Breast cancer lesson number 115: Think positive and positive things will happen

Strange as it may sound, I am starting to enjoy chemo day. This has nothing to do with being hooked up to toxic drugs and a saline solution (oh yes, the beautiful saline) or visiting the hospital (third day in a row) and everything to do with the positive routine I have established for myself.

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It starts – after a steroid-fuelled restless night – with the baking. Today, we tried out a chemo cookie recipe from one of mum’s beautiful friends alongside an experimental lemon and ginger muffin recipe (complete with ginger and rhubarb jam tucked away inside). Both were topped off with a drizzle of melted lemon chocolate. It always feels good to do something for other people and the thanks I got at the unit today meant the world to me. I know some of the cookies ended up as one nurse’s lunch (she was too busy for a break). I also got a wonderful phone call earlier thanking me for my latest pink heart, so I have pretty much smiled all day long.

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Next up is a good walk. By Sunday, I will probably find it increasingly hard to get round Greenwich Park due to the bone and muscle pain, so today is a good day to make the most of my legs while they are still working! In the absence of tastebuds, exercise has been my comfort eating. I do it to feel better and it is certainly does wonders for the waistline and the soul.

People often worry about what to eat before chemo. For me, I like to keep things simple. A bran-based brekkie keeps the constipation at bay and a simple lunch (with an afternoon appointment) means you go well fed, but without having eaten anything you’d avoid for life if you saw it again. My time at the chemo unit is always packed with planned-in treats!

By the time I reach the hospital, I am ready for action.

For those who have never been to a cancer day unit (and I hope if you haven’t, you never will), here is a quick glimpse behind the scenes:

1)     First you arrive, book in, hand over your appointment card and receive a hospital wristband in return (printed out of special wristband paper).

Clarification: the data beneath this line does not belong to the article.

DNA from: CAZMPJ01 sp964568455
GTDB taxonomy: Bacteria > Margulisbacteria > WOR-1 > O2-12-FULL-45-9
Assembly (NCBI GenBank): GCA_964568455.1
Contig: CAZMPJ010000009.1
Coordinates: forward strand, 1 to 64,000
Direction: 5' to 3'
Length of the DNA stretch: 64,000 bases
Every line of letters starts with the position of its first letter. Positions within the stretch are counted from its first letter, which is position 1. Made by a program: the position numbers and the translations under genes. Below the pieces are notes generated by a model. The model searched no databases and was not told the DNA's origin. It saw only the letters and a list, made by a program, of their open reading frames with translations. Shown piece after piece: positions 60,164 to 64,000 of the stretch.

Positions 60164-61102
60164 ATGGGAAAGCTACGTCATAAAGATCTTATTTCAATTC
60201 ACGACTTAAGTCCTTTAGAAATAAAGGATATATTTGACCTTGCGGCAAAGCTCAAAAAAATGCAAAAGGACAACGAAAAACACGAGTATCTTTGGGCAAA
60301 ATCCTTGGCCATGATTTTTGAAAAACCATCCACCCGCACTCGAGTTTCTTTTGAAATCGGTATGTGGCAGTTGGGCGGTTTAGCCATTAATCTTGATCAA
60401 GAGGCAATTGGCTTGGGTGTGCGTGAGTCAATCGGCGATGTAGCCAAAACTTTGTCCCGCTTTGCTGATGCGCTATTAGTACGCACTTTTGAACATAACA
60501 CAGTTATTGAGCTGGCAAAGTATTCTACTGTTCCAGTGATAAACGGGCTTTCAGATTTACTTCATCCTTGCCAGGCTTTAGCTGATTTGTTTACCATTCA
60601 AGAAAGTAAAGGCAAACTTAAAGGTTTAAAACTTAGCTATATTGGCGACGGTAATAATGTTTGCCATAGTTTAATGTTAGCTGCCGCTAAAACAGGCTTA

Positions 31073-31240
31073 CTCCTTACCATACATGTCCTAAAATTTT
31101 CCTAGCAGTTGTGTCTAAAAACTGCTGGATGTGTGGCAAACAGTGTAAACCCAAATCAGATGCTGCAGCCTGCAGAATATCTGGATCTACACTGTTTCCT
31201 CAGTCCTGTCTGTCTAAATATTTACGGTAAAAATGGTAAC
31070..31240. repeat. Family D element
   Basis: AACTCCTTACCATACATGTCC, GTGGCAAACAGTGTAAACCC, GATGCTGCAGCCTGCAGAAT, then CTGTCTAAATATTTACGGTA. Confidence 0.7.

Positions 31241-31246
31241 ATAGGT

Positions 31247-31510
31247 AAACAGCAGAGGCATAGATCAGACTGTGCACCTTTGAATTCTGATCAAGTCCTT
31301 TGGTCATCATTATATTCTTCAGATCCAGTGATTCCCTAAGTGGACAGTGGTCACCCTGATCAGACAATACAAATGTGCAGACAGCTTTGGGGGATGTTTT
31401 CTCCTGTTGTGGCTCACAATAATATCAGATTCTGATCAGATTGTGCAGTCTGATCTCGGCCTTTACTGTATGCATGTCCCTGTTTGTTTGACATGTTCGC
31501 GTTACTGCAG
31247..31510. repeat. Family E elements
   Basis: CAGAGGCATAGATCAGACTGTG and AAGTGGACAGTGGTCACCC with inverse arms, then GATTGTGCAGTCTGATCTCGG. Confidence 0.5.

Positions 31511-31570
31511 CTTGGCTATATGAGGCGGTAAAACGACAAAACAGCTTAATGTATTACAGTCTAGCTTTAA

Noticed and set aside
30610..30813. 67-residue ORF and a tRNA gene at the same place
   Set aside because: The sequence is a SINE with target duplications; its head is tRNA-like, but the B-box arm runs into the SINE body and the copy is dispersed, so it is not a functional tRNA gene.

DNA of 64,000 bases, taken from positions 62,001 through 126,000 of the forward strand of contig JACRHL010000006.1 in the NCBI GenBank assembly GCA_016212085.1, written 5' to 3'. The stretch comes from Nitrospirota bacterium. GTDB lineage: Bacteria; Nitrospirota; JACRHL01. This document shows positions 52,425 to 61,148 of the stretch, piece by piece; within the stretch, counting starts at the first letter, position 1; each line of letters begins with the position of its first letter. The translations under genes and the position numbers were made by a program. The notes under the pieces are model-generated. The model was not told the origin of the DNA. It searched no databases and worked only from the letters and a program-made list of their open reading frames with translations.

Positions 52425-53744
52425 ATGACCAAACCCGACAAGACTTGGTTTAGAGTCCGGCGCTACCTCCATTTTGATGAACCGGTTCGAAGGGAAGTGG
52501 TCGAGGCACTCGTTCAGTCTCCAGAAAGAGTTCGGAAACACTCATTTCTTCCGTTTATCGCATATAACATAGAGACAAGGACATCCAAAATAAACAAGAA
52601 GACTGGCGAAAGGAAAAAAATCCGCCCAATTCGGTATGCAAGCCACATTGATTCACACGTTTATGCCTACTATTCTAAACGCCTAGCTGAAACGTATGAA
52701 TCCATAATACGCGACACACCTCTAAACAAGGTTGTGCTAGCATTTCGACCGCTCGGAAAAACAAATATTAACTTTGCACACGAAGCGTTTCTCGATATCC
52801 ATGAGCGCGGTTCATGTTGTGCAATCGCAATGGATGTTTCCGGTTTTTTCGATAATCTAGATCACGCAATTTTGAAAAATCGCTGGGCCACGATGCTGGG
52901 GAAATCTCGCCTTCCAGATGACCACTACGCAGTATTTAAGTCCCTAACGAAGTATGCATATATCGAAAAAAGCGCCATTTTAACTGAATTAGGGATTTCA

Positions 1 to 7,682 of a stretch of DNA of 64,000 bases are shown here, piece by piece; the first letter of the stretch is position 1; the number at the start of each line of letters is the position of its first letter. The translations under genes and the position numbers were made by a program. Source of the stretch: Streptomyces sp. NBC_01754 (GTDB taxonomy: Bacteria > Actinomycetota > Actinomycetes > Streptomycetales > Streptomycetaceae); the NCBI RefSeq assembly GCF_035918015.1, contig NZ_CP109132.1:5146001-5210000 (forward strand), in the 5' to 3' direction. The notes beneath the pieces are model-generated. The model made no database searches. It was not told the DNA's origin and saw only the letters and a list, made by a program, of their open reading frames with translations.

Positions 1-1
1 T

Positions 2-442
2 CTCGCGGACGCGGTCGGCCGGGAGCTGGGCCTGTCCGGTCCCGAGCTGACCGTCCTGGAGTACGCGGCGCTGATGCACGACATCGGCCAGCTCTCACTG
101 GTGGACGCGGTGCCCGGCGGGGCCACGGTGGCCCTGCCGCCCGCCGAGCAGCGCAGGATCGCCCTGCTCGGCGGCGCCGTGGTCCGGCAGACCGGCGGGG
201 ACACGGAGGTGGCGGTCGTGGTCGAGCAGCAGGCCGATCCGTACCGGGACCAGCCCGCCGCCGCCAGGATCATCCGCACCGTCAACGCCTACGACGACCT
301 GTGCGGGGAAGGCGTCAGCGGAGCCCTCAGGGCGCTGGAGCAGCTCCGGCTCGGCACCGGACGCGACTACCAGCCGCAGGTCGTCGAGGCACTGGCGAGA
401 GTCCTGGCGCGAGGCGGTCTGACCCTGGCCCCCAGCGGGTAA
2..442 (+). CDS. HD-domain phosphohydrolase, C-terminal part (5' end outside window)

2)     Next, you wait in the lounge (this time in front of Wimbledon) until the drugs have been delivered and the chair is ready.

3)     Once in the chair, the nurse allocated to your zone takes your blood pressure and checks the oxygen levels in your blood.

4)     Providing all is well, the anti-sickness meds (Emend and Domperidone in my case) are administered.

5)     Once they’ve settled in the stomach, the PICC line is flushed and the drugs are hooked up to both a pump (so they can be released over time) and the PICC tube.

6)     Then (with Docetaxel), you get a good hour to eat (lollies and muffins), drink (tea, water and hot water) and chat.

7)     Summoned by incessant beeping from the pump, the nurse comes back to do a final saline flush.

8)     After everything has been disconnected, the rucksack-sized pharmacy bag arrives, complete with eight injections, and enough pills to make your stomach rattle.

9)     Before being released, the last job is to pick up the appointment card. We think mine may have gone home with another Jackie, so I had a nice new one to take home today.

And that’s it. Providing you don’t have an allergic reaction to the drugs, it is a fairly pleasant experience.

Back home, I am happy in the knowledge I have five behind me and just one poison to go. I have started planning my last chemo day (let’s ignore the fact I have radio and 10 years of hormone therapy for the moment) and I am pretty excited. This is the last cycle that ends with another poisoning. And that means the end of chemo (albeit six weeks away) is finally in sight.

It’s been a happy Friday for me. And, I hope it has been a happy Friday for you too!

4 comments

    1. Thanks Tric, am starting to see the end and it is a massive boost. Just cramping hands and tiredness for me so far this round, but the SEs start today! Hope you are well. J x

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